how to bundle chart arguments and methods like a "class"?

Hello. I’m trying to re-use the nice histogram here, which has a lot of arguments (e.g. margin, axis defs) in cells external to the chart. I had thought to “bundle” all these arguments into a class, so that those many supporting cells could be reduced to a single cell which I could then re-use across several instances of the histogram chart, by calling a new() class instance within the chart code, and setting the properties within the chart code.

I hope it makes sense what I’m after functionally, which is “bundling” and code management and re-usability – how can I best do that in Observable? I notice that the questions about javascript class in this forum and stackoverflow go unanswered, or are answered with “sorry we don’t do that”, so I think there must be some other way to do it, but I’m not sure what to google/ask.

FYI I have asked this with more explicit code examples at: javascript - In Observablehq, how do I set property value for class in one cell from another cell, in the same notebook? - Stack Overflow .

Here is my toy example…

Here is the test class in cell 1:

class hist_class {
  constructor() {
    this.test_value=null;
  }
  
  set test_value(newvalue) {
    this.test_value=newvalue;
  }

}

Here is my “set” attempt in another cell in the same notebook:

test1 = {

const svg = d3.create("svg")
    .attr("width", 100)
    .attr("height", 50);
  
const hist1 = new hist_class();
hist1.test_value = "test value";

svg.append("text")
    .text(hist1.test_value)
    .attr("x", 10)
    .attr("y", 20);

return svg.node();
  
}

The error I get is “test1 = InternalError: too much recursion.” Because my code is so close to standard examples (e.g. mozilla, w3schools), maybe the error is probably about how observable processes my code, rather than a true .js error.

Thanks for any advice!

As long as your class instance’ state only changes synchronously in your constructor there’s nothing keeping you from using classes.

If however you expect to manage the state asynchronously (e.g. by calling an instance method to update a chart later on), things get more complicated because Observable’s reactivity only works for a cell’s returned value, not individual properties on it. That doesn’t matter though if all you care about is modifying a DOM element.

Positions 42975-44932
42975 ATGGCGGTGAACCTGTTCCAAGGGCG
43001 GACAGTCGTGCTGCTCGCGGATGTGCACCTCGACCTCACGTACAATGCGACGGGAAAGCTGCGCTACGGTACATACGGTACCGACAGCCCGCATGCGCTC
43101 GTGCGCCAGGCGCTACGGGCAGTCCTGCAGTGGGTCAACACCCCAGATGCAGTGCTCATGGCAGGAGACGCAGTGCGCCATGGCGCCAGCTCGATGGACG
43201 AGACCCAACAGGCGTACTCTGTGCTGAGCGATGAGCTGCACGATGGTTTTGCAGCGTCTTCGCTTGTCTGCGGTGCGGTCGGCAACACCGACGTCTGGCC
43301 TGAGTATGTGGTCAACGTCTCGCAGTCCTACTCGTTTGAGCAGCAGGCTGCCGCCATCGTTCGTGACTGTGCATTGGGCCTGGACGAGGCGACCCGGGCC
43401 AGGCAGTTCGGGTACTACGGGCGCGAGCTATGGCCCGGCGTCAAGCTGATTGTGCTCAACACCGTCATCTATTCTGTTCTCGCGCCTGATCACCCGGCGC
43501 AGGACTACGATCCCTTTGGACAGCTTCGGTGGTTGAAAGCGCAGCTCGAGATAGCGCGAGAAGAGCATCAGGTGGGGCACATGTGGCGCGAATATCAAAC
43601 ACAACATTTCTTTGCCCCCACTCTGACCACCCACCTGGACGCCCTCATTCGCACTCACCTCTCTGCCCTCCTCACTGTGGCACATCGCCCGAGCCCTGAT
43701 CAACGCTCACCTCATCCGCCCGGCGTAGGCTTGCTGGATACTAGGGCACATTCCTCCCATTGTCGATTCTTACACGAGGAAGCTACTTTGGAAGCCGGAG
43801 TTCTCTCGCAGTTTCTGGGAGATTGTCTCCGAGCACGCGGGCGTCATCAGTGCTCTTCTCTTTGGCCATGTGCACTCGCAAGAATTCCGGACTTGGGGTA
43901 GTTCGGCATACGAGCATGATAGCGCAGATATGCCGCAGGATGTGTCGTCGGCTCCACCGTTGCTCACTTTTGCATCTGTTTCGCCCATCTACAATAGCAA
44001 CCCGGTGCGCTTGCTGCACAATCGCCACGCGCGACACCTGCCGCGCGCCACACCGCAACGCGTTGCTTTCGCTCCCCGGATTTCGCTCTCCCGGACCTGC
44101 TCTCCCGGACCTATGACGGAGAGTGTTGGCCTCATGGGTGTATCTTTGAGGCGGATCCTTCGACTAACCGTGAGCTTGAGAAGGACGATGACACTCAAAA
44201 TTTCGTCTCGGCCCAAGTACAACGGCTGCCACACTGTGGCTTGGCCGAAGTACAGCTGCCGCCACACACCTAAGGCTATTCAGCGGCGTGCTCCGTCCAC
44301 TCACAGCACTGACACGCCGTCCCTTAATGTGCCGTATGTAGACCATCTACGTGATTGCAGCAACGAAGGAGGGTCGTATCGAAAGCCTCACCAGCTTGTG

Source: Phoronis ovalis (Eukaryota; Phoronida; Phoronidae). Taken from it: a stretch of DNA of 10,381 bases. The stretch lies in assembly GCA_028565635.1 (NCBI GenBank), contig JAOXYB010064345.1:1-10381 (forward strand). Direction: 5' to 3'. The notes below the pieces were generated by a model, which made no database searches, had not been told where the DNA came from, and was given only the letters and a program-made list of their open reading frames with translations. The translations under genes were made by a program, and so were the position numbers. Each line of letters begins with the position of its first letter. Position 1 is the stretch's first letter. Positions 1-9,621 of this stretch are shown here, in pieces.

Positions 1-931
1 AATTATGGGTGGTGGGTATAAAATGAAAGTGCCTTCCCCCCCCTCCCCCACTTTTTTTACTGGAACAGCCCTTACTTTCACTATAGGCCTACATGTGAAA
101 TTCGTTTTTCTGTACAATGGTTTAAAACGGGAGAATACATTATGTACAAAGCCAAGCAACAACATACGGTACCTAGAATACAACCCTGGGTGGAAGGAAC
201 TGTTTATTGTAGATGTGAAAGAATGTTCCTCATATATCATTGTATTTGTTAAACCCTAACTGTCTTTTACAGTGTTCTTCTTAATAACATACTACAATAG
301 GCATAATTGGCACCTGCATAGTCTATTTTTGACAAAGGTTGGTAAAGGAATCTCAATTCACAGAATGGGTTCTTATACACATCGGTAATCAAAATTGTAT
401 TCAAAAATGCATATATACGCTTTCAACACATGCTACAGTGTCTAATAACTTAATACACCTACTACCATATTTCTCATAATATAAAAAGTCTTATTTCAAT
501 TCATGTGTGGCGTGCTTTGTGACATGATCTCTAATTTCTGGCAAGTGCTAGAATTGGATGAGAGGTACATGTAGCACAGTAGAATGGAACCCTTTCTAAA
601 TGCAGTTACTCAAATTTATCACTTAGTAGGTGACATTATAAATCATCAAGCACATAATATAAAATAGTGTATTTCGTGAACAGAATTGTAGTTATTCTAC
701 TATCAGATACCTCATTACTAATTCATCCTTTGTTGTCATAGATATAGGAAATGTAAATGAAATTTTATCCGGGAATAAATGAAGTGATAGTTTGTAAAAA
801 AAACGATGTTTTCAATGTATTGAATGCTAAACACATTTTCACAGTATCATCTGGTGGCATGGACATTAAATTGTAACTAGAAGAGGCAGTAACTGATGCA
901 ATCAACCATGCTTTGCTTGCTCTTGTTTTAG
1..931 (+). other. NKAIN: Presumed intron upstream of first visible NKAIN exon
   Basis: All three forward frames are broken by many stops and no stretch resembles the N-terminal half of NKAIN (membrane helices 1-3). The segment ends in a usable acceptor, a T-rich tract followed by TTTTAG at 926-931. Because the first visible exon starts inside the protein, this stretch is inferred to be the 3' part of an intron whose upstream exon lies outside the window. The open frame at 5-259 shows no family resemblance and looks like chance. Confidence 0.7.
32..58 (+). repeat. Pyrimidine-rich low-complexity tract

I think it would help to see a small example notebook which demonstrates the use case that you have in mind.

Thank you! I have updated my question with my toy test that failed in observable before. I appreciate your advice. Btw, the main goal is learning the best way to “bundle” code so that I can re-use it across several notebook cells with minimal visibility and cell management. So if there’s a better way to do it than using classes I’m all ears.

Your problem is that the class definition is calling the setter in the setter.

class hist_class {
  constructor() {
    this.test_value=null;
  }
  
  set test_value(newvalue) {
    this.test_value=newvalue;
  }
}

When you say this.test_value = newvalue, that invokes the set test_value function. This would cause infinite recursion in any JS environment. You need to store your internal state in a separate field. A common way to do that is to prefix the “internal” version with a _.

class hist_class {
  constructor() {
    this._test_value = null;
  }
  
  set test_value(newvalue) {
    this._test_value = newvalue;
  }
}

However, this is a pretty awkward arrangement. I’d advise not using getters and setters for most things unless you are really sure you need them. Simple properties and functions are often simpler.

This class is mostly equivalent to what I think you are getting at:

class History {
  constructor () {
    this.test_value = null;
  }
}

test_value is available on instances of the class for both getting and setting. If you need to run code when test_value changes, then I’d use a function like updateTestValue(newValue) instead, which makes it clear that a side effect is happening.

Thanks this is very helpful. Now I know that it’s a js thing rather than the platform itself. I’ll spend some time with a tutor on js class concepts to figure out the best approach to what I’m after.

Another way is to create a function with optional parameters, and pulling the various helper functions into the single function. See this example (forked from the original histogram notebook).